Despite inking a 2023 deal with Biden to open up Tesla’s Supercharger network to adaptability with non-Tesla EVs (earning a personal shoutout from Biden in the process), and despite Musk’s continuing surfeit of government contracts across SpaceX and Tesla, the all-important executive kept swinging to the right—much like some of his other ultrawealthy buddies miffed by the Biden administration’s pro-regulation and pro-union stances.

So, were Musk’s politics a matter of ideology, or personal enrichment? It’s likely that the latter always underpinned the former, considering his bipartisan political donations in the past (and prominent clashes with Republican officeholders like Richard Shelby). At any rate, Musk has now gone full Trump in his public statements and ideological commitments, even as he continues to waffle on donating to or endorsing the former president.

That lack of either endorsement or donation was probably a bummer for Trump at first. He courted Musk back in March when he really needed the money, and raised the idea of having the Neuralink CEO speak at the Republican National Convention in an attempt to attract young voters to the GOP. Around that time, Trump also told CNBC that he’d ‘been friendly with [Musk] over the years. I’ve helped him when I was president. I’ve liked him.’ While he didn’t elaborate, he may have been thinking about his high tariffs on tech imports from China, which hosts a cheap EV industry that’s decimating Tesla in global sales. Biden has kept many of those tariffs in place, but notably, he also signed federal legislation to aid rival car companies (Ford, General Motors, etc.) finally getting into the EV game.

Even beyond business considerations, however, Musk has gone full-on Republican in the Biden years. He took over Twitter, restored Trump’s account, and turned the platform into a cesspool of hateful content and right-wing propaganda—including, but hardly limited to, climate change denial and disinformation, which he now tends to endorse. He kowtows to far-right world leaders like India’s Narendra Modi and Argentina’s Javier Milei while attempting to undermine Brazil’s more liberal government. He rails against Biden on his own platform, a place mainly supported now by ads from Republican organizations and paid-blue-checkmark subscribers—including one, named @TeslaTalent, who’s paid to boost a genuinely surreal pro-Trump ad comparing the former president to a spiritual leader.

Meanwhile, his fixation with the site-formerly-known-as-Twitter has left his onetime priority of running Tesla behind, according to disgruntled investors. His aggressive lawsuit against Media Matters for America, which he lodged after it (accurately) reported on the preponderance of X ads that appeared next to white nationalist posts, has already spurred layoffs at the liberal nonprofit, likely to the delight of Musk and Trump and the MAGA media outlets that MMFA monitored. In April, he helped arrange a dinner party with a group of prominent executives who strategized about beating back Biden and his fellow Democrats; some of the attendees are planning to host a pro-Trump Silicon Valley fundraiser in June. Musk, for his part, plans to host an X-based ‘town hall’ with Trump sometime in the near future, in partnership with NewsNation.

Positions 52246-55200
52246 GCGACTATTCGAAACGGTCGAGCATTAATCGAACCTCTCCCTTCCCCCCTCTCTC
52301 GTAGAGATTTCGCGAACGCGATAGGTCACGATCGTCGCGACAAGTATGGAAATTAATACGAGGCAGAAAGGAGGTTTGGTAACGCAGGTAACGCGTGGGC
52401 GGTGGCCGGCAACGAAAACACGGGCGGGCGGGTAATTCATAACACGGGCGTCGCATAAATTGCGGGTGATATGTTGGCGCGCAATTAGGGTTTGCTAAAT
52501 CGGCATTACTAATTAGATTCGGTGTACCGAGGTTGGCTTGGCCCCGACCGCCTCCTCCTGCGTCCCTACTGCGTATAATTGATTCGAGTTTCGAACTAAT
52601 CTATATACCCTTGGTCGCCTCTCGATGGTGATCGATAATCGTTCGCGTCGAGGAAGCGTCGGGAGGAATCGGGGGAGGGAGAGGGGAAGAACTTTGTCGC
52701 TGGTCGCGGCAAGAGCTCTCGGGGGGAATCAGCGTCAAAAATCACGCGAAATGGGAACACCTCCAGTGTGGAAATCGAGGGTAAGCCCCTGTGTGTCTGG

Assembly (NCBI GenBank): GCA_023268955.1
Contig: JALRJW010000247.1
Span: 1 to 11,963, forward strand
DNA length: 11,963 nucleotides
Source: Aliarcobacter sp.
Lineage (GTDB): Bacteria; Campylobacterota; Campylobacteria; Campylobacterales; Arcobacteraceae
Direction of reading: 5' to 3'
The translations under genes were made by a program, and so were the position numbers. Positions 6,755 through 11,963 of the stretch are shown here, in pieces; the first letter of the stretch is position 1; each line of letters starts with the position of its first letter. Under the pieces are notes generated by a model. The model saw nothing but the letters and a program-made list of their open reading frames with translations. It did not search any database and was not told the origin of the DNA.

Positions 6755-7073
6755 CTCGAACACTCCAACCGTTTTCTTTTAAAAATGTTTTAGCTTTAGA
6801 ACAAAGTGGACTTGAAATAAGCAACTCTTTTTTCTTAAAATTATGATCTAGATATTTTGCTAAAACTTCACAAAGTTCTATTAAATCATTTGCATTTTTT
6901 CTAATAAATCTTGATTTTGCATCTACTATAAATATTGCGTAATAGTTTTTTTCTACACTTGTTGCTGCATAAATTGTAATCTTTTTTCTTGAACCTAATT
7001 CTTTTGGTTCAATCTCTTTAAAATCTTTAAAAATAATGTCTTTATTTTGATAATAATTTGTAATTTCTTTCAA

It’s equally telling what Musk’s current-day priorities for Tesla are, especially as the company sheds its once dominant market share and revenue within the EV space. He’s gone all-in on a disastrous Cybertruck and hardly recouped the investment. He wants Tesla’s shareholders to approve a $56 billion pay package for him, even though a Delaware court already struck down the possibility. He laid off the Supercharger team despite his federal deal. He says he no longer considers Tesla a ‘car company’ but rather an avenue for automated self-driving and artificial intelligence tech, no matter the myriad tragic failures of Tesla’s Full Self-Driving system.

In the grander scale of things, Musk’s head is somewhere else. Climate change has taken a full back seat to other concerns like rapidly evolving A.I. systems and plummeting birth rates across the world. It seems Musk’s time is better spent these days raising billions of dollars to power an A.I. chatbot that is at best adept at cracking ‘jokes’ about itchy genitals. Or cheerleading a eugenicist ‘pronatalist’ movement whose goal is for (mostly white) people to have lots and lots of kids. Or promoting racist conspiracy theories about immigration and corporate diversity initiatives.

So it hardly matters that candidate Trump is offering explicit quid pro quos to oil industry executives, threatening to ban all electric vehicle sales (much like other Republicans), and preparing to scrap all sorts of green-tech incentives—including the types that once benefited Tesla—if he regains power. Musk may wallow in the fame and power his climate advocacy brought him, but he no longer cares about that pet issue, or the fact that it’s why he’s in his position to begin with.